Apr 022012

Spectating on a drift dive

About the site

The Heads of Port Phillip Bay are one of the more dangerous stretches of water in the world for shipping. A combination of huge tidal flow through the narrow entrance, wind conditions and the prevailing south westerly swell from Bass Strait can create incredibly unfriendly conditions in this small area. Even if the conditions are acceptable for diving outside the Bay, it can be impossible to transit the Heads to get to these dive sites. With nasty waves in the Heads, the attention turns to dive sites within the Bay.

These include Pope’s Eye, a rock annulus in the middle of the bay, South Channel Fort and Chinaman’s Hat to play with the seal population. Lastly, parts of the channel just inside the Heads can be dived at slack water, even in fairly terrible weather. But slack water is a limited time opportunity, and when the tides are running drift dives through the shallows just inside the Bay are the order of the day.

JDZ drifting

About the dive

Drift dives are normally not great for photography. With the current behind you there’s no opportunity to stop and reframe, and subjects go whizzing by at high speed. Depending on the terrain you also need to keep an eye out for upcoming bommies and other collision hazards, reducing the focus on the camera.

On the other hand, there’s always an opportunity to try something new. There are some great underwater shots of fish and larger animals moving through a blurred background (check out Brian Skerry’s portfolio), and the panning technique is another skill to learn. This drift dive offered the opportunity to be moving at the same rate as my buddies, a more reliable subject for practising on than marine life. Instead of swinging the camera round, I stayed as still as possible in the water and let the current move both myself and my subject at the same rate. From here I experimented with aperture, shutter speed and strobe power settings to achieve the right balance of lighting and blur.

About the photo

Panning shots work by using the strobe light to fill in the subject in the foreground, freezing the action. This works best if the central subject would be relatively dark without the flash, and the camera doesn’t capture many details during the longer exposure. This allows the subject to be lit, and frozen, by the flash. The blurred background comes from ambient light throughout the exposure.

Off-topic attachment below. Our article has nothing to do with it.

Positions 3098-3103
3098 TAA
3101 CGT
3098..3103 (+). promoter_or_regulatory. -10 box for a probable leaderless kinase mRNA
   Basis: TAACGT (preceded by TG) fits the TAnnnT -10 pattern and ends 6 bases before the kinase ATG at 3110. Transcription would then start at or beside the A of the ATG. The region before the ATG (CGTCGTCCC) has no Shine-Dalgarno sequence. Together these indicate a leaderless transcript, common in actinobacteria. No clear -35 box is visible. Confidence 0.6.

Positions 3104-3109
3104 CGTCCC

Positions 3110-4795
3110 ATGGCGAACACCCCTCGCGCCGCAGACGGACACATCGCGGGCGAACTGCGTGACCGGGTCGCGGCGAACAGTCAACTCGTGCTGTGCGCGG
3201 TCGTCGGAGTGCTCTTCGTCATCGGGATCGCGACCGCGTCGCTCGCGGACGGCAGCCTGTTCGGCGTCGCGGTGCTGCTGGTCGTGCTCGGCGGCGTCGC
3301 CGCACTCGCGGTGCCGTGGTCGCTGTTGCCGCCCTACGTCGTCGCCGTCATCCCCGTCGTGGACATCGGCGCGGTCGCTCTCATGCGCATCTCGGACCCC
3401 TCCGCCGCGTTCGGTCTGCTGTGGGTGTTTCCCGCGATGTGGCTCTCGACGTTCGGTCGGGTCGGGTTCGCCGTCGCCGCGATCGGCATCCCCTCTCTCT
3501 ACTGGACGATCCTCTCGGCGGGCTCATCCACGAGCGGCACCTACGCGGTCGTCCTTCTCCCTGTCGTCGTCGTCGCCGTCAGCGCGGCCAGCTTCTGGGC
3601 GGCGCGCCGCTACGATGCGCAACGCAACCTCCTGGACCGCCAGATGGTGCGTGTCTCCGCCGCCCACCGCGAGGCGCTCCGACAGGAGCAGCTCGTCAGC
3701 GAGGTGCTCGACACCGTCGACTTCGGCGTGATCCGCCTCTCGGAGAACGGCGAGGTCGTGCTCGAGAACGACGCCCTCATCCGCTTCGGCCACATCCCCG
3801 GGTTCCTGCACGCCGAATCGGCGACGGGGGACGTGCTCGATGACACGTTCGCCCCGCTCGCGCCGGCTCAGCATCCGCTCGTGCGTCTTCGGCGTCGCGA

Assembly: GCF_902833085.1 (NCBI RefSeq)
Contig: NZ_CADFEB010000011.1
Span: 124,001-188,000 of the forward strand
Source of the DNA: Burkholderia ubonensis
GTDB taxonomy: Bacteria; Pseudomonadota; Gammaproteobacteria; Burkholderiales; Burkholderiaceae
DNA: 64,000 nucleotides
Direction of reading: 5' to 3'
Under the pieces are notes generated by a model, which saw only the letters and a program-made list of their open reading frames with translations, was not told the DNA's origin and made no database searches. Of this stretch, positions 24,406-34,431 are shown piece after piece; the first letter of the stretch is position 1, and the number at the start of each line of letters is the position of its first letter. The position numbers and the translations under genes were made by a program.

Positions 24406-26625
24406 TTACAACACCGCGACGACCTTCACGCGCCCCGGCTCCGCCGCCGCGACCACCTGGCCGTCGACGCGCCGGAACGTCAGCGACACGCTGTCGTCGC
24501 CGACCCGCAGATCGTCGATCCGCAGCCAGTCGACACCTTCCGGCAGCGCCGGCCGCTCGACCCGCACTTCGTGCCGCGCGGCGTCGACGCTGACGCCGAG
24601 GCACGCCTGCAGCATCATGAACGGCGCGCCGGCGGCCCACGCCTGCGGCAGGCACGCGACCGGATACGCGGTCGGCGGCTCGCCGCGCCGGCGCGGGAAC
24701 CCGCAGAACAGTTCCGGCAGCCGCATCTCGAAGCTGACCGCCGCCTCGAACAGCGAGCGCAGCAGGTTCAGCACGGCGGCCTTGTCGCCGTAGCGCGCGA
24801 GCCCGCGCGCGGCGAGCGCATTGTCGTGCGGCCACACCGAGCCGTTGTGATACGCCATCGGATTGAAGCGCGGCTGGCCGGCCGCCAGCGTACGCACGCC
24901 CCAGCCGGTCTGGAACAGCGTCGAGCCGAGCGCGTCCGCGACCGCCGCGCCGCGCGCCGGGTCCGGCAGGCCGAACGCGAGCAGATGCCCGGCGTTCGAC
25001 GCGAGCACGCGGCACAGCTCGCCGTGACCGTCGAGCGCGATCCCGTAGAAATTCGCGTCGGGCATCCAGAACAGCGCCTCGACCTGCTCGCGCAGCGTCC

The scenery in these shots was relatively flat and punctuated by the colourful sponge life you can see in the second photo. Although we were in the shallows and it was a cloudy day overhead, there was a fair amount of sunshine coming through. My initial attempts were both blurry and blown out, without a frozen subject in them. By reducing my aperture I was able to reduce the light on the immediate subject and compensate for the longer exposure.

As you can see in the shot above, there was a moderate amount of backscatter in the water. Normally I’d reduce strobe power slightly and angle out to avoid this, but the need to freeze the subject in action made this tricky. I found to really light (and freeze) the moving diver I needed to be much closer than I would normally take diver shots at, and point both strobes straight at the diver. Both of these shots are uncropped.

These shots are not perfect examples of the technique, but they do show a different perspective on a drift dive and give the feeling of speed. Panning shots are also useful for still water diving when following moving subjects, or to add interest to a static scene. Getting the right mix of settings and movement can be tricky, so there’s definitely more experimentation to come.

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